Generating timestamps closer to the wire reduces delay and software stack jitter to increase clock synchronization accuracy (Figure 2 ). Hardware timestamps are typically generated in a timestamp unit (TSU) included in the Media Independent Interface (MII) which operates together with the real-time clock hardware (Figure 3 ).
For example, laboratory tests of an evaluation board for the Freescale MPC8360 PowerQUICC processor running a Linux operating system and version 2 of the IXXAT IEEE 1588 application software gave a timestamp resolution of 8 nanoseconds (ns) with standard deviation +/- 7 ns and maximum deviation +/- 30 ns.
Figure 3: IEEE 1588 implementation with IEEE 1588 hardware timestamp in Ethernet MAC
Hardware timestamps with accuracies better than 1 µs may be considered for applications such as:
• Telecommunication remote switches, digital loop carriers, mobile telephone switching stations, base stations and enterprise PBXs/routers, which need an accurate and stable timing source to support clear communication over long distances
• Digital video broadcasting, which requires all transmitters in a Single Frequency Network to be time synchronized to give identical emitted signals
• Data network switches which must be time synchronized to reduce jitter and delay
• Geospatial intelligence for imagery and analysis of geospatial information requires accurate time synchronization of video feeds
• Aerospace and defense applications which require accurate time synchronization for network timing, radar systems, traffic control, test ranges, satellites, monitoring and ground based instrumentation
• Building automation for synchronizing video, alarms, access, records and reporting
External MAC- or PHY-layer hardware timestamp
Since many legacy products use microcontrollers together with FPGAs, adding the TSU to the FPGA and the remaining modules to a microcontroller can reduce development costs. The FPGA serves as an external hardware timestamp assist to run the higher layer modules in a microcontroller. While this implementation will not match the performance of an integrated hardware timestamp, it is close and sometimes less costly.
For example, laboratory tests of an evaluation board for a Freescale PowerQUICC processor with an FPGA doing the timestamp function gave a timestamp resolution of 40 ns with standard deviation +/- 25 ns and maximum deviation +/- 200 ns.
Similarly, hardware timestamps can be performed in an external PHY to give excellent low-nanosecond resolution. In this case, the PHY is the closest device to the wire, so it can provide accuracies similar to those seen with integrated hardware timestamps solutions.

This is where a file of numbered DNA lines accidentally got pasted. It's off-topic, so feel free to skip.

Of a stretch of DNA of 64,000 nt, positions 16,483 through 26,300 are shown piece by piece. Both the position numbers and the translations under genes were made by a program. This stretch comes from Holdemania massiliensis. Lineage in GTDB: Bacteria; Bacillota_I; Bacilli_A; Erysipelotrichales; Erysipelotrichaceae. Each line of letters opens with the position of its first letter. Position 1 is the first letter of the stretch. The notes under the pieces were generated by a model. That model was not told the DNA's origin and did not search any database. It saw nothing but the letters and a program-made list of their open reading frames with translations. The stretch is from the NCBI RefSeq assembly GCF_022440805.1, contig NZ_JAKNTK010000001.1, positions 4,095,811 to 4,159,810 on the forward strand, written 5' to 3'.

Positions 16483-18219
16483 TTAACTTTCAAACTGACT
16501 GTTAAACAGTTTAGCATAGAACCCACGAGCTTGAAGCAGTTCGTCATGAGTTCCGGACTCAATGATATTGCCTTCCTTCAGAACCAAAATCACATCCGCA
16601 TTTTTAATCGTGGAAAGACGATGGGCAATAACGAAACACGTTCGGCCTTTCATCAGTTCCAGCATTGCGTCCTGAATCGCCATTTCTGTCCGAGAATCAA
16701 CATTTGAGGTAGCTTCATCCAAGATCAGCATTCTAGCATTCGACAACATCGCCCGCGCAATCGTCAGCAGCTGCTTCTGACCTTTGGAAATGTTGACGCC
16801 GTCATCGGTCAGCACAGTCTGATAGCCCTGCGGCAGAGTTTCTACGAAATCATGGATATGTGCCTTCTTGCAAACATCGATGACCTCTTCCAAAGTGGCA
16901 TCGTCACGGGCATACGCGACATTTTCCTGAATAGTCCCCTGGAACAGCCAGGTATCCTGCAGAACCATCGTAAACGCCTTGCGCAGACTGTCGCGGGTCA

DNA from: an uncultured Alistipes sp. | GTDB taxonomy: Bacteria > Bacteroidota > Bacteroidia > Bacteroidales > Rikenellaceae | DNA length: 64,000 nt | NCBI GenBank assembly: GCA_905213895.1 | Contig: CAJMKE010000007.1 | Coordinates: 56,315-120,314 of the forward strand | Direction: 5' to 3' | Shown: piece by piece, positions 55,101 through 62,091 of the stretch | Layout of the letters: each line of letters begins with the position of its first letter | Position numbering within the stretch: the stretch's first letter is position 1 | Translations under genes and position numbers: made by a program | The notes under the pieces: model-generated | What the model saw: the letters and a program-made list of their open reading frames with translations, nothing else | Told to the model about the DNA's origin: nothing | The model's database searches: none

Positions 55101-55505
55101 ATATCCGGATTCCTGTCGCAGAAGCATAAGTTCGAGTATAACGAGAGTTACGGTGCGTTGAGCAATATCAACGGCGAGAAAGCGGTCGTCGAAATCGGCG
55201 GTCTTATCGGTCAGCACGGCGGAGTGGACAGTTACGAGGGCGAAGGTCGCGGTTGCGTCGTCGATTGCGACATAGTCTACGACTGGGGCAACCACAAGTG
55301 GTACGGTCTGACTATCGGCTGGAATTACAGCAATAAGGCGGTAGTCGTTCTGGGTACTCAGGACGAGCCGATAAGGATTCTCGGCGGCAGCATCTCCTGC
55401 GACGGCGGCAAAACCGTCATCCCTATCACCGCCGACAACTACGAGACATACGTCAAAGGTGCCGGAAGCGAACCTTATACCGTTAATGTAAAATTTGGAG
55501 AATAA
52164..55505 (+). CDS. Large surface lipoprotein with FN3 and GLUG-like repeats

For example, laboratory tests of an evaluation board for the Freescale MCF5234 ColdFire processor with a National Semiconductor Precision PHYTER® doing the timestamp function gave a timestamp resolution of 8 ns with standard deviation +/- 12 ns and maximum deviation +/- 80 ns.
Hardware timestamps with accuracies better than 500 ns may be considered for applications such as:
• Test and measurement
• Industrial automation for synchronous applications such as machine and motion control, industrial networking, vision and scanning systems
• Electric power monitoring and switching for transmission substation integrated protection, system control and data acquisition. Accurate time synchronization of control systems helps maximize network efficiency and aid in disaster recovery because the network is able to operate closer to capacity and coordination and reporting can be centralized. Outage durations are minimized when faults are diagnosed remotely.
• Equipment monitoring for preventative maintenance of large turbo machinery, nuclear plants and electrical power plants
• Public Safety Answering Points (PSAPs)
• Ethernet-based audio/video bridging (AVB) is a developing standard that specifies the protocol, data encapsulations and procedures used to ensure that audio and video-based end stations can communicate and interoperate using standard lower layer networking services that meet the requirements for time-sensitive applications.
• Laser measurement systems
• Radio frequency identification (RFID)
• Communication satellites require accurate time synchronization to perform direct-to-home digital television and wireless communication
• Planetary spacecraft for low earth orbit (LEO) and geostationary orbit (GEO) satellites
• Printing machinery for time synchronization of machine functions to improve throughput
• Synchronization of sub-sea acoustic sensor networks
We now recognize how many applications can use Ethernet timestamps to do tasks more effectively. This is creating tremendous momentum to implement clock synchronization and packet timestamps throughout standard Ethernet networks.
As we resolve each technical challenge, it becomes easier to imagine new applications for Ethernet timestamps.
Alexandra Dopplinger , P.Eng., is Freescale Semiconductor's Global Industrial Segment Lead for Factory Automation and Drives. Her special interests include industrial network protocols, motor control and robotics. She graduated with B.Eng. (Electrical) from Memorial University of Newfoundland and holds a patent for a redundant LAN implementation.
Originally educated as an engineer, Bill Seitz has worked in the field of embedded systems for over 30 years specializing in field bus and data communication. Bill is currently the Managing Director of IXXAT for North America.